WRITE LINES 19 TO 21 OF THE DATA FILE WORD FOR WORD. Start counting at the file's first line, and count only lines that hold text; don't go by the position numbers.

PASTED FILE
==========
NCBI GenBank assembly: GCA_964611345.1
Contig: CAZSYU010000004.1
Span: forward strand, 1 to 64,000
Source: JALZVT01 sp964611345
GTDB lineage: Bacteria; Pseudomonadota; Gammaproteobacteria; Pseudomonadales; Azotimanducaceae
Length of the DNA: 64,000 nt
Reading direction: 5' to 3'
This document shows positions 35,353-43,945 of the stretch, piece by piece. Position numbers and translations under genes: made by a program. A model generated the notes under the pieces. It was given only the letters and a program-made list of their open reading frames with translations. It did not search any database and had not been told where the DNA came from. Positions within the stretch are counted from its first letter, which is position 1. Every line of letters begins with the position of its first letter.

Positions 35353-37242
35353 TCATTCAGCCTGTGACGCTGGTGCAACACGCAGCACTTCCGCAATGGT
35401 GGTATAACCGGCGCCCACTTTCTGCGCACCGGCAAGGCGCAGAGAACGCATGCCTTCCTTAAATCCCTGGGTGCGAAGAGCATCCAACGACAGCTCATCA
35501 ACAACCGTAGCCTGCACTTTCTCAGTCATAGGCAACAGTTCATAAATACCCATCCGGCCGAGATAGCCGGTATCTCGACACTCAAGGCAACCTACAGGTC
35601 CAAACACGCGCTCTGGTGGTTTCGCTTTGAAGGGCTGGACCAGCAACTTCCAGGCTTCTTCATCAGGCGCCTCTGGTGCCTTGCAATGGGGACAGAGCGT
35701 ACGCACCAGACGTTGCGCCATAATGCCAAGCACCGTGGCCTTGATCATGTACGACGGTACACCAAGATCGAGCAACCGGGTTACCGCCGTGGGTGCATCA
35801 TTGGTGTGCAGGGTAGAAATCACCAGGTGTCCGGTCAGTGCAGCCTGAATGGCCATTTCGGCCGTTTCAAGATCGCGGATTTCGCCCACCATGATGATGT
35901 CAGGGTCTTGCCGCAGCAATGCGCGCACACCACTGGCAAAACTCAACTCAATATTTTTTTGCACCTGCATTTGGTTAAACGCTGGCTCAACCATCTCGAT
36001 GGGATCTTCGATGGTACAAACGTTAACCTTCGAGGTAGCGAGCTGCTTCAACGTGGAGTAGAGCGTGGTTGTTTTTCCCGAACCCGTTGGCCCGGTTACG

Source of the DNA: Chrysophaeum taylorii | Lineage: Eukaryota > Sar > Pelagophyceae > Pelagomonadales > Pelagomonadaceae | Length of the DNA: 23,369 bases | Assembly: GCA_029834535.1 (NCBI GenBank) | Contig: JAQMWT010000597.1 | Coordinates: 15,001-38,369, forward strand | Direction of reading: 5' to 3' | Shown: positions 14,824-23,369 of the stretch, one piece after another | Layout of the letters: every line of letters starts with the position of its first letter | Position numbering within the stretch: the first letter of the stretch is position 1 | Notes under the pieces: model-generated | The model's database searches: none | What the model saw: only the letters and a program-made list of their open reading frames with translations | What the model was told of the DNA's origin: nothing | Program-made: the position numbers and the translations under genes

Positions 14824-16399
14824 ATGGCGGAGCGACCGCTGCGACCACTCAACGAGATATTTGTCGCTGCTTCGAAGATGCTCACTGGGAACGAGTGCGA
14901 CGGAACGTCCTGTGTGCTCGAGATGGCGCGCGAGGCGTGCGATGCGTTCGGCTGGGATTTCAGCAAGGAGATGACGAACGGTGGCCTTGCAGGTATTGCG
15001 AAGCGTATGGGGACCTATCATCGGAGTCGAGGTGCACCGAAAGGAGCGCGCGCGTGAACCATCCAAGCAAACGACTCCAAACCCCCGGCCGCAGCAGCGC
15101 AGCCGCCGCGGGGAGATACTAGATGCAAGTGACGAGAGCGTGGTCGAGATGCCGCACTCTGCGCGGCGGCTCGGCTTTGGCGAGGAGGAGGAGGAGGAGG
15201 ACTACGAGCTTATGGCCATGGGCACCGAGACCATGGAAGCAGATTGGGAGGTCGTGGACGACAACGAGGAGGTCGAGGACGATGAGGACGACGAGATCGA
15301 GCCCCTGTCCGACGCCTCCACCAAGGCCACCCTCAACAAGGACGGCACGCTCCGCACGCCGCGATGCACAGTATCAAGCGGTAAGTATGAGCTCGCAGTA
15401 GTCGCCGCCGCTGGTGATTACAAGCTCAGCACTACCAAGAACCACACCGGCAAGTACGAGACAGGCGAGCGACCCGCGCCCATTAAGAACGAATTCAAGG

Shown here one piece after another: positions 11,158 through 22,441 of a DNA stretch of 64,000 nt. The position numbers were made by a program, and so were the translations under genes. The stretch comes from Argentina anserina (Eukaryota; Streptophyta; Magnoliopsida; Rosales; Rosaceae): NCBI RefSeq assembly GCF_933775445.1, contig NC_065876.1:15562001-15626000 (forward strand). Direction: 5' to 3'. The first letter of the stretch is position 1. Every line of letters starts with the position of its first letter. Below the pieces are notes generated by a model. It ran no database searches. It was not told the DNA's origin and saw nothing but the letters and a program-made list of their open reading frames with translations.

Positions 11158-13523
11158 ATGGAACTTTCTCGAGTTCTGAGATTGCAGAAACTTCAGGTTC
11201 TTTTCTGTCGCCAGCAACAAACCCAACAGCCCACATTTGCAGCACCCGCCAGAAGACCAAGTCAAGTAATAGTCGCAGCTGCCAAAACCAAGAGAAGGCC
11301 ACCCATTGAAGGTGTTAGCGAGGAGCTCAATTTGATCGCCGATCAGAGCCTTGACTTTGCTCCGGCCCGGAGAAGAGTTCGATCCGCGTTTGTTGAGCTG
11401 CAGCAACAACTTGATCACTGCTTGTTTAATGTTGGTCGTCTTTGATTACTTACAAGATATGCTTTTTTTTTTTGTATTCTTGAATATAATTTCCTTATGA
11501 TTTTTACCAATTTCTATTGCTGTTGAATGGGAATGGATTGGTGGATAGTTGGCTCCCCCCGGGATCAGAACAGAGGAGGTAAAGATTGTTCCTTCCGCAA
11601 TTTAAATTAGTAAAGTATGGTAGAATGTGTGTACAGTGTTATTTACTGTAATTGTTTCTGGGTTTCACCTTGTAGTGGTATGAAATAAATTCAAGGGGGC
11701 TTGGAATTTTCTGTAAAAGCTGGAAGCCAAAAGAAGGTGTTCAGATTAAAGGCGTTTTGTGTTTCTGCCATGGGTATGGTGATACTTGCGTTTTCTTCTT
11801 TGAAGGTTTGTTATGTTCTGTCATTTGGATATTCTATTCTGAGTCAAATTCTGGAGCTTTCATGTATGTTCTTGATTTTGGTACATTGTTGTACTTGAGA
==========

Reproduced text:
Positions 14824-16399
14824 ATGGCGGAGCGACCGCTGCGACCACTCAACGAGATATTTGTCGCTGCTTCGAAGATGCTCACTGGGAACGAGTGCGA
14901 CGGAACGTCCTGTGTGCTCGAGATGGCGCGCGAGGCGTGCGATGCGTTCGGCTGGGATTTCAGCAAGGAGATGACGAACGGTGGCCTTGCAGGTATTGCG